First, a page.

Generally, the plant is non-toxic for human beings and animals, including dogs and cats. Similarly, the wild form of this plant is suitable for iguanas to consume. So, iguanas can eat this plant if it is available in their habitat.
Boston fern is most suitable for green iguanas as it exists in a tropical environment. It is a dense, bushy plant and a rich source of essential nutrients like phosphorus, nitrogen, and potassium for iguanas.
What Foods Are Toxic For Iguanas In The Wild?
Like any other reptilian species, iguanas look for food that keeps them healthy. Some people believe that all animal species are conscious about their food safety.
Science has shown that animals removed from their native habitats can eat things that are harmful to their health. There is an apparent connection between the natural environment an iguana is adapted to and its ability to understand the beneficial and harmful foods in that environment.
In general, wild iguanas avoid eating dead meat and insects. They stick to leaves, flowers, plants, and fruits. However, some plants, such as kale are a rich source of goitrogens that can cause thyroid issues in wild iguanas.
As mentioned above, iguanas removed from their native habitat tend to eat kale, which causes serious complications.
Moreover, spinach in the wild is a harmful choice, especially for green iguanas. It is a plant with high levels of oxalate content that can lead to the binding of calcium absorption in iguanas.
As a result, the problem can cause metabolic bone disease. Sometimes, it even causes premature death of these reptiles.
Furthermore, iguanas will avoid eating animal protein, such as dead meat, carrion, insects, etc. It is because they are obligate folivores or herbivores.
Their bodies can’t process animal proteins, but when they eat animals, it can put strains on their liver and kidneys. Thus, this causes liver or kidney failure and leads to the death of the iguana.
Toxic plants for wild iguanas include Amanita, Azalea, Baneberry, Black locust, Boxwood, Daffodil, Ergot, Foxglove, Ghostweed, Honeysuckle, Ivy, Lantana, Lobelia, Malanga, Mexican breadfruit, Moonseed, Narcissus, Periwinkle, Pokeweed, Rosary peas, and hundreds of other plant species.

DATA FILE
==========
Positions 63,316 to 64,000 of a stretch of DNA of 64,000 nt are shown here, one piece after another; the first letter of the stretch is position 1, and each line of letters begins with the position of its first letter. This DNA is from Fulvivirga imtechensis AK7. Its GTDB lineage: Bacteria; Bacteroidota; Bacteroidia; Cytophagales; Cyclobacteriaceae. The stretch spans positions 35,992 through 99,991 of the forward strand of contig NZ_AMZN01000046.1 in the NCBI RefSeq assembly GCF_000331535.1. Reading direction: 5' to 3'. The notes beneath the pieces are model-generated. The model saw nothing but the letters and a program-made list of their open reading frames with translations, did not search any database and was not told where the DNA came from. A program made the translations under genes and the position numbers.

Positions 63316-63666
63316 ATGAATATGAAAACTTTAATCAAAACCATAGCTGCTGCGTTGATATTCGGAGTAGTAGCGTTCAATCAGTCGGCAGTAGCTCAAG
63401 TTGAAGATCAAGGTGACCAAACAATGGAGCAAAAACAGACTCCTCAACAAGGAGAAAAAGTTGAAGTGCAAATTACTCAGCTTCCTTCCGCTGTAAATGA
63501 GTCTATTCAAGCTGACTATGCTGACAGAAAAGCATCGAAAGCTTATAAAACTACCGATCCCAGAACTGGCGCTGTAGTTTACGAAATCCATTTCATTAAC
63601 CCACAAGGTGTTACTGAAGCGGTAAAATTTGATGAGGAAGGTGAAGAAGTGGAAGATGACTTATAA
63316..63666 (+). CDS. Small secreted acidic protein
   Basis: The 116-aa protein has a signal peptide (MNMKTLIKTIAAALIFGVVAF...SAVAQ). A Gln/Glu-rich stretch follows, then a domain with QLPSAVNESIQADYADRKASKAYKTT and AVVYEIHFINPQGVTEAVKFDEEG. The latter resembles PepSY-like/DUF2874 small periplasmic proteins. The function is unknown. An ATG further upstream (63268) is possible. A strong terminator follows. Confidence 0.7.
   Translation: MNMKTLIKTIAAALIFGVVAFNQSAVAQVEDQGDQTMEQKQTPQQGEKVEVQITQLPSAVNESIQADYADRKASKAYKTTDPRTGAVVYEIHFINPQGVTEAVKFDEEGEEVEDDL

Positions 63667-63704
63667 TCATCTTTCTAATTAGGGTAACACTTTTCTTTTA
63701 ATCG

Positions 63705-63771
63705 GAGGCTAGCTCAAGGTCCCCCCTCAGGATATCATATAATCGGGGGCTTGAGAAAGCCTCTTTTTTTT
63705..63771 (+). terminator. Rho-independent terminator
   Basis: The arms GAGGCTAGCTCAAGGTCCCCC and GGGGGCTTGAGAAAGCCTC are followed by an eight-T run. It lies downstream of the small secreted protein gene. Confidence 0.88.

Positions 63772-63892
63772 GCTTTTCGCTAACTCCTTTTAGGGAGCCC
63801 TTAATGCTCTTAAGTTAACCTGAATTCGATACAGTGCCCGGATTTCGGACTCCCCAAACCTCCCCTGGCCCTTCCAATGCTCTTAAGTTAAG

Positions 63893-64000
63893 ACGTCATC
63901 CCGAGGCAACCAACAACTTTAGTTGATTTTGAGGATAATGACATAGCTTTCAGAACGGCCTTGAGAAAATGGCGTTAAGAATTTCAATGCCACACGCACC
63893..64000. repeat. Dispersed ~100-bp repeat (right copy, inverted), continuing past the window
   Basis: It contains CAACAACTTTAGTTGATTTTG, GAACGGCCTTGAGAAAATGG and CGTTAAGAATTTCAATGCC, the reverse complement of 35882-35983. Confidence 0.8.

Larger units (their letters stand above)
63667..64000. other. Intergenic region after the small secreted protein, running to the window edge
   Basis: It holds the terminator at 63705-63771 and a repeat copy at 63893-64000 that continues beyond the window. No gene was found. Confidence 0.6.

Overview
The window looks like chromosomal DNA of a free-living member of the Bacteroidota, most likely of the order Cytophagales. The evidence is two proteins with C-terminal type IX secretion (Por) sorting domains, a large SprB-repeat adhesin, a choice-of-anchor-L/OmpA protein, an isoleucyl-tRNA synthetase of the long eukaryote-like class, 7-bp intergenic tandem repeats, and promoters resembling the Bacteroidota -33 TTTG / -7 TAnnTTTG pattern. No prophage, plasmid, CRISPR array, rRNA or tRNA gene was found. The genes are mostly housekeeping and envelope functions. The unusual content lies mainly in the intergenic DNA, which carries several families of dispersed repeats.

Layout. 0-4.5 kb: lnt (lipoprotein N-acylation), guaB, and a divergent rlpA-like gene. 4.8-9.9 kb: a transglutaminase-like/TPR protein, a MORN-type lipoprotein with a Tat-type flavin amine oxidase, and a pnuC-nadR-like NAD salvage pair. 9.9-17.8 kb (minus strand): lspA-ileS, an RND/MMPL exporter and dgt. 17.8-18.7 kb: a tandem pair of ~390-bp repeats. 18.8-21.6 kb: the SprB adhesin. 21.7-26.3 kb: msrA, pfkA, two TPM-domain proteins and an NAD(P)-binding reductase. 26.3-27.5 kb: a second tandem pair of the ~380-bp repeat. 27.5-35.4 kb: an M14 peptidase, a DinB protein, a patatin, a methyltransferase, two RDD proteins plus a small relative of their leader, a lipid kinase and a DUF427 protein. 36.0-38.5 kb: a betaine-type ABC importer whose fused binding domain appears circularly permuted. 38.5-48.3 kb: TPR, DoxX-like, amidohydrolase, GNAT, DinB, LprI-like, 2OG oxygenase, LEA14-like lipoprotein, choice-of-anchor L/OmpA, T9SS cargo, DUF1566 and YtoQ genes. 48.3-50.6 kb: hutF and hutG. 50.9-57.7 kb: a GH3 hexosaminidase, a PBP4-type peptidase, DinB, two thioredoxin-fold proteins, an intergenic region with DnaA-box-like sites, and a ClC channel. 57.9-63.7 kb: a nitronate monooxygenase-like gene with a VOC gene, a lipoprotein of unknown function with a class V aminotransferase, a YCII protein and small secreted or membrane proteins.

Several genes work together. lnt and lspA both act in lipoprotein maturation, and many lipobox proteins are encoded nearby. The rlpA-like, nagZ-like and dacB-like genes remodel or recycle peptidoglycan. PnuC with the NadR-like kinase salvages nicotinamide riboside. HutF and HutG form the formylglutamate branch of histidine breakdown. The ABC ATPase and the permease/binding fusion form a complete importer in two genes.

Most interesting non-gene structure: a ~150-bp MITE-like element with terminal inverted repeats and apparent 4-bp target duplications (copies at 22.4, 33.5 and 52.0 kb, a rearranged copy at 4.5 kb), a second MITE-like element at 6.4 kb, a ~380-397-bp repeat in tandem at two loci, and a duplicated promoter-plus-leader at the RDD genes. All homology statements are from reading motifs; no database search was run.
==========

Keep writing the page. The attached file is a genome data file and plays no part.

Iguanas gain a protein boost from plant-based food that is valuable for weathering harsh climates, especially during winter.
Iguanas are herbivores and folivores, which means they eat plants to keep their body healthy and fully functional.
Iguanas are lizards and lizards are reptiles. According to the San Diego Zoo, there are around 4,675 lizard species. Other reports show that there are about 6,000 lizard species.
Most lizards are carnivores in nature, which means they consume meat. Typically, their diet is spiders, ants, cicadas, and other small animals. Some lizards even eat shells, such as snails.
Some lizards are omnivorous, which means they eat both animals and plants. When it comes to omnivores, some iguanas eat both plants and carrion.
However, since leafy greens make up 85% of the iguana’s diet, scientists are still not sure about categorizing them as omnivores.
Some lizards, such as green iguanas, are folivores because they feed on leafy green plants in the wild. If available, these iguanas also eat wild fruits and vegetables to fulfill their nutritional requirements.